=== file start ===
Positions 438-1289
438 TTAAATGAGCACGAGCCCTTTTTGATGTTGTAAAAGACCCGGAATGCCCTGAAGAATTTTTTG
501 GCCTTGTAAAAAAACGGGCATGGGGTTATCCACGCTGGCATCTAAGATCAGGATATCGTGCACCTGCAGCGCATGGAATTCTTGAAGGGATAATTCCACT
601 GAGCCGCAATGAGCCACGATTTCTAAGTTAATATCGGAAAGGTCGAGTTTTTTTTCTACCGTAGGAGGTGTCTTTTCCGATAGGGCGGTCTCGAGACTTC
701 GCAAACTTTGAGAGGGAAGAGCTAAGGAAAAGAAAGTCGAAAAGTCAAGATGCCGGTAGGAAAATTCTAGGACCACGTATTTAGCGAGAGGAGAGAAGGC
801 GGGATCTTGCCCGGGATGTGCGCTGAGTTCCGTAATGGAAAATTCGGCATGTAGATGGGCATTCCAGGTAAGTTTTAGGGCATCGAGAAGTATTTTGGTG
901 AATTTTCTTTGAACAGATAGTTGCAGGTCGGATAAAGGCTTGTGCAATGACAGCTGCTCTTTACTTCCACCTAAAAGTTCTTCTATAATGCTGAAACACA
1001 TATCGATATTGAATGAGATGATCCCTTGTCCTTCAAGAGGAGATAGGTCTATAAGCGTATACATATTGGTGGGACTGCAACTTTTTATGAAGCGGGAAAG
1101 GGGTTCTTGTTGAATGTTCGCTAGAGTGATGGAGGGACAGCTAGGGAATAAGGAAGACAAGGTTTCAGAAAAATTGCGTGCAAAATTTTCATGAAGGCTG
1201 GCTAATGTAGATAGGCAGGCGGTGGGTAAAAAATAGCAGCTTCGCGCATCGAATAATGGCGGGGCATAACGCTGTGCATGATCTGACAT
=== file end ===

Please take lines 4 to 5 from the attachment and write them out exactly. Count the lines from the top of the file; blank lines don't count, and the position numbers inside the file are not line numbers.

601 GAGCCGCAATGAGCCACGATTTCTAAGTTAATATCGGAAAGGTCGAGTTTTTTTTCTACCGTAGGAGGTGTCTTTTCCGATAGGGCGGTCTCGAGACTTC
701 GCAAACTTTGAGAGGGAAGAGCTAAGGAAAAGAAAGTCGAAAAGTCAAGATGCCGGTAGGAAAATTCTAGGACCACGTATTTAGCGAGAGGAGAGAAGGC